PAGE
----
Thursday, November 15, 2012

Herbert Saunders Part 3: Constable H. Saunders of the Royal North West Mounted Police

Constable Herbert Saunders

Herbert Charles Saunders engaged with the Royal North West Mounted Police on March 22, 1905, for a period of five years. His application, dated March 18, 1905, gives his address as Danford Lake, P.Q., his age as twenty, his height as 5’8”, and his occupation for the past five years as “farming”. He answered “yes” to “understands the care and management of horses and can ride well”. A Charles Warwicker wrote a letter of reference for Herbert, stating that Herbert is going to Ottawa to look for work, and although not being at all acquainted with city life,  is a “good, honest hard working young man”, and that  he “was brought up in these parts since about eight years of age, but was born in England and sent to this country. In fact, he has quite a history”. Indeed. He is described in his medical examination, as “complexion: fair”, “eyes: grey”, and “hair: light brown”. Interestingly, eleven years after leaving England as a child, he still names his father James Saunders as his next of kin, and gives an address for him in Bootle, which is different from James’s address when Herbert entered the Liverpool Sheltering Home. Although there were no letters in the file of that institution, this is a clue that there may have been some communication between father and son, even through third parties, during Herbert’s childhood.

Constable Herbert Saunders was made to pay for all his own transportation, which was deducted from his pay, including the journey from Ottawa, Ontario to Regina, Saskatchewan. He appears to have been stationed there at first, but by April 1907 is stationed in Moosamin, Saskatchewan, which happens to be where William and Emma Cook, late of Helpringham, Lincolnshire, are living with their children, including Herbert’s future wife, Faith. William Cook is described in a local history as one of the “original settlers” of the area. Family lore is that Faith and Herbert met when he escorted her drunken father home one night.

By October 8, 1907, Herbert is stationed at Norway House, Manitoba, which seems to have been a remote outpost further north. He receives an increase in pay due to “Yukon service” around this time, but this is the only evidence he was ever in the “Yukon” as such. He always claimed to have worked in the “Yukon”, and to have known the poet, Robert Service. He always said he had done Service a good turn, which seems to have been helping him with an injury, which may have been to his nose. Herbert was known by his family in later life as being a “teller of tall tales”, but some or all of them may have been true despite seeming far-fetched. For example, It is quite possible that Herbert’s claim that he spoke Cree was true, as Norway House is home to a Cree Nation. He also told a story about a man at a camp he was working at walking down the centre of the table to get something he wanted. Next, on August 27, 1908, Herbert was transferred to Maple Creek, Saskatchewan, which was closer to Faith Cook and her family, but still quite far away.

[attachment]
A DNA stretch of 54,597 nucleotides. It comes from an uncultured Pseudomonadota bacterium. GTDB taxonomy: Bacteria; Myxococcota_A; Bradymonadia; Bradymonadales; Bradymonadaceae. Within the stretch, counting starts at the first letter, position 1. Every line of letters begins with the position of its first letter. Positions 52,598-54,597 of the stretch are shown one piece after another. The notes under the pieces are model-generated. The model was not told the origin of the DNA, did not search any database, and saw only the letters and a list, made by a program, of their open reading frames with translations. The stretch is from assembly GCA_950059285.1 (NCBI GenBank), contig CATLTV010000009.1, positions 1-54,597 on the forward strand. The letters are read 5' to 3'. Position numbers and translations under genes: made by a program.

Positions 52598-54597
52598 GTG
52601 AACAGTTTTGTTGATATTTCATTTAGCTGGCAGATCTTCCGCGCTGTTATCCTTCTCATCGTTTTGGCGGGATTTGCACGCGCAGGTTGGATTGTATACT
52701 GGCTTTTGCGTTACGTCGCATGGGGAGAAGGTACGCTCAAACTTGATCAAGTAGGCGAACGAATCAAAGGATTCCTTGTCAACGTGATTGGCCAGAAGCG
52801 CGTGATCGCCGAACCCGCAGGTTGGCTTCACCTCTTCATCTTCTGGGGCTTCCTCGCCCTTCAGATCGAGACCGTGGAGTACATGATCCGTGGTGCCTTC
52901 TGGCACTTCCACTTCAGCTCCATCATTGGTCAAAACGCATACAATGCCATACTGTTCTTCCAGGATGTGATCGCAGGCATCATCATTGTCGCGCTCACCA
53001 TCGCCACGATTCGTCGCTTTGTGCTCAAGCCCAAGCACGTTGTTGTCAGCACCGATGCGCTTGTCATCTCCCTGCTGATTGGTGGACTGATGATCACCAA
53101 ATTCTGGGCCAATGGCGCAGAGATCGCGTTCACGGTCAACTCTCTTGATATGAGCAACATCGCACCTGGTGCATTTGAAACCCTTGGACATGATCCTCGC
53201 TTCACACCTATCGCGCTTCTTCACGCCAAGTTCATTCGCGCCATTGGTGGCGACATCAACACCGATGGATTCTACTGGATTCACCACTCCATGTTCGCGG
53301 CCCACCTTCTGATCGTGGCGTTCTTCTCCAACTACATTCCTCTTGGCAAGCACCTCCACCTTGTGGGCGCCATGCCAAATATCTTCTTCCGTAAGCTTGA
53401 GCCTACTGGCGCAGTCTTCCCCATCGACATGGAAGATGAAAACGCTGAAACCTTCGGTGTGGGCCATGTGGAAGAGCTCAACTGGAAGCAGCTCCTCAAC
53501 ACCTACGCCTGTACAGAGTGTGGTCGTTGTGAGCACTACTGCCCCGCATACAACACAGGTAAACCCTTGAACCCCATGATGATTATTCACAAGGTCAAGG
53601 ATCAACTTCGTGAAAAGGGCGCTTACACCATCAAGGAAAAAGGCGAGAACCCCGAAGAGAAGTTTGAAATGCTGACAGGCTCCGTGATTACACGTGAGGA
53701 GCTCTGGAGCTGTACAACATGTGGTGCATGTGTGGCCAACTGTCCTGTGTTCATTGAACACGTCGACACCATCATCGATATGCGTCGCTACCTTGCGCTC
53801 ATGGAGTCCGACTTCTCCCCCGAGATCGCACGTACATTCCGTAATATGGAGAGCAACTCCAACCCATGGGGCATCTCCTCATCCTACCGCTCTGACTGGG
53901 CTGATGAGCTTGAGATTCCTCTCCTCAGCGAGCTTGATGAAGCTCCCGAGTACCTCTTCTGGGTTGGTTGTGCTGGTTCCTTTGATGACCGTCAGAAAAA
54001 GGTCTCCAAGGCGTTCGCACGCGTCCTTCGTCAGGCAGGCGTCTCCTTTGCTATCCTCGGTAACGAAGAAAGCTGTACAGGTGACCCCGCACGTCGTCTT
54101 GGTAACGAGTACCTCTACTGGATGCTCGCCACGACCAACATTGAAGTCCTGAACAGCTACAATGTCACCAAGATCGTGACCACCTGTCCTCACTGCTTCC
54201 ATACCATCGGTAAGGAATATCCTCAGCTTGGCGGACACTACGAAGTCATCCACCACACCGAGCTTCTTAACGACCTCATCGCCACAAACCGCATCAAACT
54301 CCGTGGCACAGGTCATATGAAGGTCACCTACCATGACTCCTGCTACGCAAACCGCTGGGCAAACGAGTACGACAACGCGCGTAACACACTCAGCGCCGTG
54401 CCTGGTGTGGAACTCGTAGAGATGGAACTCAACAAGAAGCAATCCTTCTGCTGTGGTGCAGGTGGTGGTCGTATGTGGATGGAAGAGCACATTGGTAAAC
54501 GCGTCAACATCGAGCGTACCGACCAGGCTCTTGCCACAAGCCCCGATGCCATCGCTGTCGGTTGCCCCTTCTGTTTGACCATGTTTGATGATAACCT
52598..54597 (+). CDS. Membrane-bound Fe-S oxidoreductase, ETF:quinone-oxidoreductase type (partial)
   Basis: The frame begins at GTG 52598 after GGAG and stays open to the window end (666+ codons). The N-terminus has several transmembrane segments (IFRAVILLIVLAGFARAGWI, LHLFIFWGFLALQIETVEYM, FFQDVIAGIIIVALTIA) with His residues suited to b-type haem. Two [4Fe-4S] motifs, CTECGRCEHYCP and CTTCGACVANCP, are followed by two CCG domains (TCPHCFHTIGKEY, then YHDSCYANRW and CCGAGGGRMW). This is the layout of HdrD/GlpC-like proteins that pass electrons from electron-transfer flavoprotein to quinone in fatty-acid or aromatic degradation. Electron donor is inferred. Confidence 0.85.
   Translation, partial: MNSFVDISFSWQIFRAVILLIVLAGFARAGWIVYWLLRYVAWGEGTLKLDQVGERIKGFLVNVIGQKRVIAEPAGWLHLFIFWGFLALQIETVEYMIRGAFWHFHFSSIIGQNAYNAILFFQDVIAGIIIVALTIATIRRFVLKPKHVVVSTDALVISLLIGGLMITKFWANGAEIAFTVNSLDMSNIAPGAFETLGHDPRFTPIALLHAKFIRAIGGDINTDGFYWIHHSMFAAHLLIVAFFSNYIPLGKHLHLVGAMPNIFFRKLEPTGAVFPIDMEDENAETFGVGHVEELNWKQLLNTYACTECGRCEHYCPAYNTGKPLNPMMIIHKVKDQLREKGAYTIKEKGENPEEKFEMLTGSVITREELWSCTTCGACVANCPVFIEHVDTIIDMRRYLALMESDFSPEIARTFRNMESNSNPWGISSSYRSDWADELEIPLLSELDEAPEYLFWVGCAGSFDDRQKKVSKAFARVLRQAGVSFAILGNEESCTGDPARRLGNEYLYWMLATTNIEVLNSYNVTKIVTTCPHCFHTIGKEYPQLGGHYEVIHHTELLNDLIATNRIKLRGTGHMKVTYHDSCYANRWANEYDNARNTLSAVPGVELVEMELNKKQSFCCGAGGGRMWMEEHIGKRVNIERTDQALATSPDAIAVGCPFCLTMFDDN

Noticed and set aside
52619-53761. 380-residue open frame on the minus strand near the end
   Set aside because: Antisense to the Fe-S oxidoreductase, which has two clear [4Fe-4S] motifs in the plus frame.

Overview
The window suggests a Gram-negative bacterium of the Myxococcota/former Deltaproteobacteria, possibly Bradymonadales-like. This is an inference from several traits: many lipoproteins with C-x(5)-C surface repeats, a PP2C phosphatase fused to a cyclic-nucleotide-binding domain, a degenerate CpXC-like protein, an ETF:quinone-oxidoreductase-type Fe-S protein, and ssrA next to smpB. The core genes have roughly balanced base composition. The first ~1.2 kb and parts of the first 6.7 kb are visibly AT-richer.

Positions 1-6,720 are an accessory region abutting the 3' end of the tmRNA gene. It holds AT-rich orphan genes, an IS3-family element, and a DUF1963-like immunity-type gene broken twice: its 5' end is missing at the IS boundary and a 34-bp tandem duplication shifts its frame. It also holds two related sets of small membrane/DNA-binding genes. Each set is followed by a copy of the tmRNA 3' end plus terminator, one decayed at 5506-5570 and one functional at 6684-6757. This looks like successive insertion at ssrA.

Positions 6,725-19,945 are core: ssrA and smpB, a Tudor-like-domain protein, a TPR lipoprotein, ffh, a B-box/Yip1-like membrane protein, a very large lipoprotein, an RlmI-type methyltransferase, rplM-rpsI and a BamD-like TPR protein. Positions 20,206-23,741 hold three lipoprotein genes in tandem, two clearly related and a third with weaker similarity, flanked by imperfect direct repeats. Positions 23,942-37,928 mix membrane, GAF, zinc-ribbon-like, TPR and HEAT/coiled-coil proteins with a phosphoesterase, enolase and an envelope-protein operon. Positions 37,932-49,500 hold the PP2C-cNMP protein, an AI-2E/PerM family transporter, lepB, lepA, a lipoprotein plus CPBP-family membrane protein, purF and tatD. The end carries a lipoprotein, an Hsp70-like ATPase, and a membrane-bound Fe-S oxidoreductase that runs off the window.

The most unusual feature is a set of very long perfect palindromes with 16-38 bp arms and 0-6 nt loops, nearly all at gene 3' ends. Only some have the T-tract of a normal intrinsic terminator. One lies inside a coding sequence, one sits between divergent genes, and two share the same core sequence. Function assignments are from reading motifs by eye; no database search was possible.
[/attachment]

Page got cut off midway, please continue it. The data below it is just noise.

Herbert is granted furlough with pay from February 22nd to March 21, 1910, the last day of his Royal North West Mounted Police service, to “attend to important business in Winnipeg”. He and Faith Cook are married three days after his service ends, on March 24, 1910, at the St. Andrew Anglican Church in Winnipeg. Upon his discharge from the force, the quality of his service is designated "Very Good", the second highest possible standard. Perhaps he did not achieve "Exemplary" status due to having been absent from his post early on in his career.

Their first child, Clara Evelyn Hope Saunders, is born April 8, 1911. Shortly thereafter, the young family moves to Vancouver.

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